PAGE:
TALIS - The OECD Teaching and Learning International Survey

Changing interests and sustained knowledge in the TALIS 2018 framework


TALIS 2018 is the third cycle of this international survey of teachers and school leaders. The main data were collected in late 2017/early 2018, and initial results and data are expected to be published in June 2019. The survey’s conceptual framework reflects major concepts from research literature, as well as policy interests, and was developed by researchers in consultation with international stakeholders and participating countries/economies. The 2018 framework is organised under 11 themes that address both emerging issues in teaching and learning – including new themes of equity and diversity and innovation – and enduring issues from the two previous cycles in 2008 and 2013. TALIS 2018 focuses on lower secondary education, but also provides information about primary and upper secondary education for those countries that choose either of the options that address these levels.


What do teachers tell us about their work and what matters to them?

John Ainley - Australian Council for Institutional Research (ACER)
Ralph Carstens - International Association for the Evaluation of Educational Achievement (IEA)
Heather Price - (Marian University)


Teachers have a significant impact on student learning, which is why effective education systems set out to attract, develop, retain and support high-quality teachers. But too little is known about what teachers do to nurture student learning, the ways in which schools and education systems support teachers’ work, or how approaches to teaching and learning differ across countries. That’s why we’ve asked teachers to share their own experiences with us.

In late 2017 and early 2018, the Teaching and Learning International Survey (TALIS) surveyed more than 240,000 teachers and 13,000 principals in nearly 50 countries and economies. The study surveyed lower secondary schools in all countries, with some countries also participating at the primary and upper secondary levels. When released in June 2019, results from the survey will provide insights about the conditions in which teachers work and, more importantly, their perspectives on a wider range of educational matters. Through comparing TALIS 2018 results to those from previous cycles (2008 and 2013), we can also gain a sense of how their perceptions of education issues changed (or not) across time.

The conceptual framework for the survey is organised around 11 themes, covering both emerging issues in teaching and learning, such as innovation, and those that endured across previous cycles, such as school leadership. The framework incorporates major concepts from research literature as well as policy interests, and was developed in consultation with international stakeholders and participating countries and economies.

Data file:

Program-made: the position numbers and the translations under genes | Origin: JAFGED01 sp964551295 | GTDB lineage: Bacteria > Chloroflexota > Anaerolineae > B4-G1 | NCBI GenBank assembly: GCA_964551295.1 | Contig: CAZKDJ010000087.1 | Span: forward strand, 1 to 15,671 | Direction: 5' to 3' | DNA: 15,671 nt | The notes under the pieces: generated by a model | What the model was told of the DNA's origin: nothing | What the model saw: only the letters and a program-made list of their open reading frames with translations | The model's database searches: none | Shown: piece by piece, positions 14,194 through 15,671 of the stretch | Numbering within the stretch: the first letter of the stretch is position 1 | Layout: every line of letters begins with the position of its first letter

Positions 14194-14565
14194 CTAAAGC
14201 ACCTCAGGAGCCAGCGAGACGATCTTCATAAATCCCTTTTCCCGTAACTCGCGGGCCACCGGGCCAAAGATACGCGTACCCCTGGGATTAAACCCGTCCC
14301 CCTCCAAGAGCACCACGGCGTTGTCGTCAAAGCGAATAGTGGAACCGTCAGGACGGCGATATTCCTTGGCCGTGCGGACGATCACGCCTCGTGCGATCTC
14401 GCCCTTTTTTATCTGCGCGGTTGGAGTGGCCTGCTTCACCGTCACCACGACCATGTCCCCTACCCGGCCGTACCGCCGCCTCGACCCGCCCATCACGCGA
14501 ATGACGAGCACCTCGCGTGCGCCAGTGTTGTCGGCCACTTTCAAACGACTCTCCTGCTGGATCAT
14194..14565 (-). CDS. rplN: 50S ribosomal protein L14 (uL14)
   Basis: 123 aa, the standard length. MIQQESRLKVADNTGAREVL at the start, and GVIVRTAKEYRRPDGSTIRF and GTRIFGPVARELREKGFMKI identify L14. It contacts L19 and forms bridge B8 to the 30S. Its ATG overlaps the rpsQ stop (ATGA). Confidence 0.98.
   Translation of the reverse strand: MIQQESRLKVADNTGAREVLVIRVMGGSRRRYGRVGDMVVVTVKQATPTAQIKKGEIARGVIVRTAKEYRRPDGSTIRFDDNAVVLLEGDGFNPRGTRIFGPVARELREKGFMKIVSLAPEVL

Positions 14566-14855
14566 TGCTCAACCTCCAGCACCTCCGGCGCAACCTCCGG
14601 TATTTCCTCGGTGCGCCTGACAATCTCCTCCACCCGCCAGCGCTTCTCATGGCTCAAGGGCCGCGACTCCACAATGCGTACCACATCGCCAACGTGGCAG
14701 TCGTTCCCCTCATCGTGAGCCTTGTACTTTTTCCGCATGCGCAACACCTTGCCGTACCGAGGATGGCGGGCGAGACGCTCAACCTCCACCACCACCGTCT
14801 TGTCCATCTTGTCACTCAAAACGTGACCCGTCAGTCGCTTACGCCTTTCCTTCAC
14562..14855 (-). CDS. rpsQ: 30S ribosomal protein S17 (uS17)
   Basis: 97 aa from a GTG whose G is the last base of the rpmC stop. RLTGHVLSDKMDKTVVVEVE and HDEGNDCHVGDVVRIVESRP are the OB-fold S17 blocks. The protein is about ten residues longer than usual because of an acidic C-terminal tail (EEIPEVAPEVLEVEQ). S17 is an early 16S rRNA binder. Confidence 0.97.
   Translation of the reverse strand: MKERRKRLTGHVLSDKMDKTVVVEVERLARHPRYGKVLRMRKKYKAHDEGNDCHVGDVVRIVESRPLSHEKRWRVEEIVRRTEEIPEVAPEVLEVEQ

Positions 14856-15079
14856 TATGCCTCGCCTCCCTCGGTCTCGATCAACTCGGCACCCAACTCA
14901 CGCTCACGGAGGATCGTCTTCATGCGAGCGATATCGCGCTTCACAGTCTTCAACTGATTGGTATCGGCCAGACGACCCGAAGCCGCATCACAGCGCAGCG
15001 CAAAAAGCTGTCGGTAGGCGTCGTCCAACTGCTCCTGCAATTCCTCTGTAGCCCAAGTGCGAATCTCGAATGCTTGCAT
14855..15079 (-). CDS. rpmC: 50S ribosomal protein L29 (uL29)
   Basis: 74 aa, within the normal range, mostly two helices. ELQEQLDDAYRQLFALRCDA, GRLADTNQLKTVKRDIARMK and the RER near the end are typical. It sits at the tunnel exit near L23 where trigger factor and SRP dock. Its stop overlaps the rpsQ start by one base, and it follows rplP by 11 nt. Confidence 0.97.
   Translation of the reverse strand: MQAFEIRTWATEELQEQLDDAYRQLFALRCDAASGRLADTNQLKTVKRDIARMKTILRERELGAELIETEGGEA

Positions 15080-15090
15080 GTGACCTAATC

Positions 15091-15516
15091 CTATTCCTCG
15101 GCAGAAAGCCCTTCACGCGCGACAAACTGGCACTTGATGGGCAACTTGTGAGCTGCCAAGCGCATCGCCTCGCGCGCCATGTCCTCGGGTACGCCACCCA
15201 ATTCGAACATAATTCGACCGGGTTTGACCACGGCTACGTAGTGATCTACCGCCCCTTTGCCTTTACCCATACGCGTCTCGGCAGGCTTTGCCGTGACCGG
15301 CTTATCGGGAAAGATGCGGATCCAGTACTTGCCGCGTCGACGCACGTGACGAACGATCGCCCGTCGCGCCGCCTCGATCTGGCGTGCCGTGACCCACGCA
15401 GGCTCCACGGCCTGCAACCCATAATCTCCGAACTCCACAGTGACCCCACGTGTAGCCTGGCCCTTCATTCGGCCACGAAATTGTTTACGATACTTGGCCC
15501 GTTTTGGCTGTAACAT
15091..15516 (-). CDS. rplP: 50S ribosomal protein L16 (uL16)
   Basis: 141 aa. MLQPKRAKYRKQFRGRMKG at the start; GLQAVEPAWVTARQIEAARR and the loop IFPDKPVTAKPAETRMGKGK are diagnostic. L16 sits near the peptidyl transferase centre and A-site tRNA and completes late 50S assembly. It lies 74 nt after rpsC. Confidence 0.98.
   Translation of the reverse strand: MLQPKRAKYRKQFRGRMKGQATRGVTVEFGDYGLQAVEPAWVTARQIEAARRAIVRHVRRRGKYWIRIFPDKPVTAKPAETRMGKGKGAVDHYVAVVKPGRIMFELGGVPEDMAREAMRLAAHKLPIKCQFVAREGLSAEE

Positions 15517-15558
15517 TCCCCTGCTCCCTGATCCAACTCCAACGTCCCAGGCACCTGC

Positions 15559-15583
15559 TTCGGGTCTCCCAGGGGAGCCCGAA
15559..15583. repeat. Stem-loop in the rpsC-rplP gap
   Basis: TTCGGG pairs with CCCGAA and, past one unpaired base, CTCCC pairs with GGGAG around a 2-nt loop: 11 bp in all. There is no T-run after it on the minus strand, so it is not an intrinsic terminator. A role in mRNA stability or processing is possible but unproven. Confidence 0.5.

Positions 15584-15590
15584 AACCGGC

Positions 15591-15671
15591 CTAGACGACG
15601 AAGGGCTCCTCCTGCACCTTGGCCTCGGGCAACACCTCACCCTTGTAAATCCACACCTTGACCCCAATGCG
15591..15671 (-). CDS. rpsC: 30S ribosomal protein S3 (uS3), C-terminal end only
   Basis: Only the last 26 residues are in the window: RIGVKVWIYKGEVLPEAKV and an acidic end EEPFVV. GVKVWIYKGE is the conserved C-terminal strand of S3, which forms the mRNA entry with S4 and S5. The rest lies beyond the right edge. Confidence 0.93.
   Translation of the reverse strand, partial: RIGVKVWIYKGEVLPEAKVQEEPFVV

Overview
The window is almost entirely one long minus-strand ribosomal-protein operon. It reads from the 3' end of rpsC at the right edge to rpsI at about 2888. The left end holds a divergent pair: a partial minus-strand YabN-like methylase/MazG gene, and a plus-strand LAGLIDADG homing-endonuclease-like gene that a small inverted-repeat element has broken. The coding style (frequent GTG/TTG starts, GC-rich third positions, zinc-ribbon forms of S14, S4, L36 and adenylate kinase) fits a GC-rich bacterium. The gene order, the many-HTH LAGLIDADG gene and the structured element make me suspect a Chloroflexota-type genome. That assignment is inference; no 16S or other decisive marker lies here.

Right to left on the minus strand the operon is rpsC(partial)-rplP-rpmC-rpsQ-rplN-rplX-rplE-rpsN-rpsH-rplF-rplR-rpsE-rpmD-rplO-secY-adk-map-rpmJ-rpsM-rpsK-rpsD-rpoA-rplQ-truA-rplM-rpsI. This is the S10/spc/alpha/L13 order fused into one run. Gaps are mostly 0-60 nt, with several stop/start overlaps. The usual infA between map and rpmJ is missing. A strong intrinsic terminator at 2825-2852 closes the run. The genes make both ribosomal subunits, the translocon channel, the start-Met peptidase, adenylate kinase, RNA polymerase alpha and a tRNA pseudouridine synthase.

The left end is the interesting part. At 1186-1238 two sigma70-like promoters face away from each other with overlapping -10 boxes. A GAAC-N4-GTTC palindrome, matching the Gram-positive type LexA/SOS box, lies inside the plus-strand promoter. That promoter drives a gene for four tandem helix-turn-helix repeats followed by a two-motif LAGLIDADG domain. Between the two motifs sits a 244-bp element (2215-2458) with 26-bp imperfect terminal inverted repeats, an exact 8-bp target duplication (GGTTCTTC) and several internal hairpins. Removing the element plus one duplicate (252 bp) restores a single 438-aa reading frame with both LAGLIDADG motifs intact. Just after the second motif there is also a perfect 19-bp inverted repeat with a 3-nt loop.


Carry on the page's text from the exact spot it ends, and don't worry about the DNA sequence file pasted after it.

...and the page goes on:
As part of a collaboration between the TALIS International Consortium and the OECD, we asked teachers about their teaching practices (e.g. classroom management or assessment) and about professional practices that extend beyond the classroom (e.g. collaboration, participating in school decision making). We also investigated the professional characteristics of teachers that influence their practices, according to research: educational background and initial preparation; professional learning and feedback; professional confidence, or self-efficacy; satisfaction and motivation; and career expectations. TALIS can map the links between professional characteristics and practices for each of these influences, including both instructional and professional practices.

Teaching and professional practices, of course, are used across many different school contexts. To better understand these contexts, we gathered information about school and classroom composition, as well as school climate (academic and other aspects), leadership (including its distribution and sharing), and recognition and reward systems for teachers. The 2018 survey also emphasises the extent to which school contexts support teacher innovation in practice and pedagogies, and the ways in which education systems, schools and teachers address matters of diversity – especially cultural diversity.

TALIS provides cross-national perspectives on teaching and teacher’s work that can inform developments in policy and practice. Our upcoming 2019 analyses will be used for three main purposes:

  • generating comparisons of indicators across countries
  • determining relationships between indicators
  • modelling relationships between and among indicators at different levels (country, school and teacher) and under different educational contexts.

The TALIS conceptual development is grounded in real-world policy interests, and is designed to provide the data needed to address complex questions. Fortunately, we can count on the willingness of participating teachers and principals to provide this information and share their views.

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